FyreVM in TypeScript

So although I have been able to get quixe working with channel IO, the glk implementation is tightly-coupled to quixe, which leaves something to be desired. I’ll work with what I have, but because I’m passionate about having a clean build of Glulx without Glk, I’ve engaged an Elance developer to port FyreVM to TypeScript. I actually found a developer that’s interested in IF, so he’s doing this at a significantly reduced rate.

The resulting project has already started and will be hosted on Github at: github.com/thiloplanz/glulx-typescript

It will be public domain, CC:0 license.

Phase 1 is the VM and Channel IO and include unit tests.
Phase 2 is a reference application in Firefox with possible React and/or Angular 2.0 implementations.

Should be ready by end of July.

Fun fun.

David C.

Oh that’s cool. Is Typescript easier to port C# to than regular Javascript?

TypeScript is a superset of JavaScript with strong types, modules, classes, and interfaces. It allows you to construct code as you would in any non-scripting language. It compiles to JS, but that process of compilation provides feedback that writing plain JS almost never does.

So yeah, porting the general C# will be easy. The hard part will be porting orthogonal aspects, which I don’t think TS supports.

But it will be more readable than plain JS, at least to someone used to Java or C# or any other OO language.

I have written up my notes on decoupling:

github.com/erkyrath/quixe/wiki/ … out-GlkOte


Not sure if anyone is following along or is interested in VM works, but the development of glulx-typescript is moving along. It’s interesting to me at least.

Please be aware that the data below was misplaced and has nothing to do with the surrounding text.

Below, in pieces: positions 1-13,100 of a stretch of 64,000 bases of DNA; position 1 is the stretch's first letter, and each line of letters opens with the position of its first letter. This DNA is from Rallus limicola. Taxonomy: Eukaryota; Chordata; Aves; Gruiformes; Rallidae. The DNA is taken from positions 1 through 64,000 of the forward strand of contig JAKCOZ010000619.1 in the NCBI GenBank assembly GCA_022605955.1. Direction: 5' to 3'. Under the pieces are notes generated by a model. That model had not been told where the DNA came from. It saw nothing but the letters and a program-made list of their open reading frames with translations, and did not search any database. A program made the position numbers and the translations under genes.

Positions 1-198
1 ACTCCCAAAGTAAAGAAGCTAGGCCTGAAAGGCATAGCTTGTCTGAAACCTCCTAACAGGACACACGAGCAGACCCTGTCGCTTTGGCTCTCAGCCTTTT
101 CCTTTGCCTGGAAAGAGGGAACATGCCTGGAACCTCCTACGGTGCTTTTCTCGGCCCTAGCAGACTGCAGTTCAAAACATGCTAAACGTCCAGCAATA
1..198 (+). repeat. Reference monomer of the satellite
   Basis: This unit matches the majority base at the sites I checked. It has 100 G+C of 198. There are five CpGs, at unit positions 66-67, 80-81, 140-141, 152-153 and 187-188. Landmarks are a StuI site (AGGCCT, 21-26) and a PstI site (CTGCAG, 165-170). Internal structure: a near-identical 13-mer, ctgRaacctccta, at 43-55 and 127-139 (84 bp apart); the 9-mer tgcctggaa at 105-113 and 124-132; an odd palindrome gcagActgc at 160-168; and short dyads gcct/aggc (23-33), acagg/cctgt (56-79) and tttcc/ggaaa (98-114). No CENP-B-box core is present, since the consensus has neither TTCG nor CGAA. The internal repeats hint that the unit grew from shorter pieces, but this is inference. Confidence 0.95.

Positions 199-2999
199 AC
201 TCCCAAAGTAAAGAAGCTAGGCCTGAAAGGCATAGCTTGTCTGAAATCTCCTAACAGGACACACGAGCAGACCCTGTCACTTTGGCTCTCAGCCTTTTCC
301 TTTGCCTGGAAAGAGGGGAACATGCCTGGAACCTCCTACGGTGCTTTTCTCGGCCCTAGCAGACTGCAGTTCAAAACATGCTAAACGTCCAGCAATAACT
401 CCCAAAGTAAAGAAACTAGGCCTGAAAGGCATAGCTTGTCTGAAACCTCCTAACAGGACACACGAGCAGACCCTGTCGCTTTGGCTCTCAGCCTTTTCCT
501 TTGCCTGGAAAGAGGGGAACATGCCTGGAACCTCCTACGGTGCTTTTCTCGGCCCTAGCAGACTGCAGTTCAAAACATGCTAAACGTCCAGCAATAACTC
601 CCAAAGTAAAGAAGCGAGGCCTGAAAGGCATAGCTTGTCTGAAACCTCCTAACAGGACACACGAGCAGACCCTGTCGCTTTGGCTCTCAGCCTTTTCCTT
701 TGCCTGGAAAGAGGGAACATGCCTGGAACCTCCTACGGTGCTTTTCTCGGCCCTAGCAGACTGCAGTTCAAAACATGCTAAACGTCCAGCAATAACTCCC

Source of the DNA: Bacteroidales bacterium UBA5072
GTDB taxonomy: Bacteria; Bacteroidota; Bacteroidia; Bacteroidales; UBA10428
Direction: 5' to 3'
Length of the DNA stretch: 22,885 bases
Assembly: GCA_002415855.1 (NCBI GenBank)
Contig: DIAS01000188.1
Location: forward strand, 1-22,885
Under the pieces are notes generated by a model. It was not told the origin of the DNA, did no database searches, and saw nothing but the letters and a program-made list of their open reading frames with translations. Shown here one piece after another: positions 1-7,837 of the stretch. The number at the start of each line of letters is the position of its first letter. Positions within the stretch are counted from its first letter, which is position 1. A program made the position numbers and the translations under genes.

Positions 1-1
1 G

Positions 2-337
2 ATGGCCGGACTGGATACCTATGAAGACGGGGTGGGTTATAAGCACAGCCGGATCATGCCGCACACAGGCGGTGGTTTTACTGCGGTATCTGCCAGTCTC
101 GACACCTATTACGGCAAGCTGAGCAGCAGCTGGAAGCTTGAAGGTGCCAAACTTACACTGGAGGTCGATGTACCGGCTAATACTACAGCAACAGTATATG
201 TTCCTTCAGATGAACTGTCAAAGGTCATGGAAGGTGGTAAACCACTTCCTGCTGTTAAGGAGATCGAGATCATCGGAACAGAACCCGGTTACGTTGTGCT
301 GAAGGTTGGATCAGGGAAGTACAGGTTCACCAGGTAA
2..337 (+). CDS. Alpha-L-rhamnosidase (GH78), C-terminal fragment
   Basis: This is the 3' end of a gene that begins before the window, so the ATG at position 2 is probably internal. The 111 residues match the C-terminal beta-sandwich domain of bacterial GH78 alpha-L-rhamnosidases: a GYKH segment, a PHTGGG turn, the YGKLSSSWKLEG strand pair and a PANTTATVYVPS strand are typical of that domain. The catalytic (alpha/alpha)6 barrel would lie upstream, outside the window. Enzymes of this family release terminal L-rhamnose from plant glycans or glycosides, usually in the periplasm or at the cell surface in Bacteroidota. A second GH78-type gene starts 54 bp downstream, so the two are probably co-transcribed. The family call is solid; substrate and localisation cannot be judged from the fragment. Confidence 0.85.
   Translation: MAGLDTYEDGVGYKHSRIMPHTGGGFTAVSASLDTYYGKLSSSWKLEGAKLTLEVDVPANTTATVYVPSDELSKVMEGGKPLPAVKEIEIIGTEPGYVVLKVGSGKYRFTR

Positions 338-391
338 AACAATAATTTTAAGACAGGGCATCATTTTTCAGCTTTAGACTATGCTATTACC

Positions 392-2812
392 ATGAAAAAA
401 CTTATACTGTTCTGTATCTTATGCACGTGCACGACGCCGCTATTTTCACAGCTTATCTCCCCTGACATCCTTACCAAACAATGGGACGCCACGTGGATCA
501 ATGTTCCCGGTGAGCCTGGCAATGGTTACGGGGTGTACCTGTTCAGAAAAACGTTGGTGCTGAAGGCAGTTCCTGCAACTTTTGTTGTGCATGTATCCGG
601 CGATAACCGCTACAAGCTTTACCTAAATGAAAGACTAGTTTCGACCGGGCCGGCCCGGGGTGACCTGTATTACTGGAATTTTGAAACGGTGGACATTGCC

Good to hear!

So Thilo is at the point with gulx-typescript where it’s usable, but buggy. The veneer routines for performance are not implemented yet either. He’s opened up the Issues on Github and we’d appreciate it if you grab a ulx game (doesn’t have to be fyrevm) and test it.


You’ll need to install typescript (and nodeunit of you want to run the unit tests).


node test/node/runGameImage.js yourgamefile.ulx

Report bugs as you see fit.



The Angular2 example web project is up and running. Any game played in it requires the latest FyreVM Core extension found in my fyrevm-web repo on github.

Performance with Shadow is less than optimal, but we’re improving things.

It currently does not implement any veneer routines.

Is it worth trying to support that as a second VM? is that code up somewhere?

I can dig around later, but it’s not in my Github repo anymore. Frankly that code is just too complex for anyone to spend time rewiring. I consider that effort a failure.

Just to add…I’m putting my efforts into a straight fyrevm_web implementation. The IO layer is strictly channels (key/value pairs) on a turn by turn basis. I’ve been able to layer on excellent JS support through descriptive I7 extensions and automated parsing in the browser so that all of the channel data ends up in a global fyrevm object (with readable properties).

When I get back to this, next steps are:

  • add the same optimizations that quixe enjoys (I’m still trying to cajole Thilo to do this work)
  • build standard template
  • build alternate template with paging mechanisms
  • build desktop interpreters for windows, mac, linux
  • build CMS for designing template
  • build site for hosted CMS and stories

A looong way to go…

If quixe performs significantly faster it might be easier to just add FyreVM’s opcodes to Quixe.

I went down that road and that’s the part I consider a failure. The quixe code is too intertwined with the “intent” of using glk as an IO paradigm and, well, I wanted TypeScript classes for the VM. The optimizations done in Quixe can be done in fyrevm, and Thilo has said he will get to it, but it’s just a lagging effort. Even so, it’s not absolutely necessary to have those optimizations right now. fyrevm_web works very well for small stories and probably is capable of handling medium and large stories that don’t implement performance-intensive I7 constructs.

The short term goals are to build out the platform to be useful. If people actually start adopting it, then the optimizations will happen.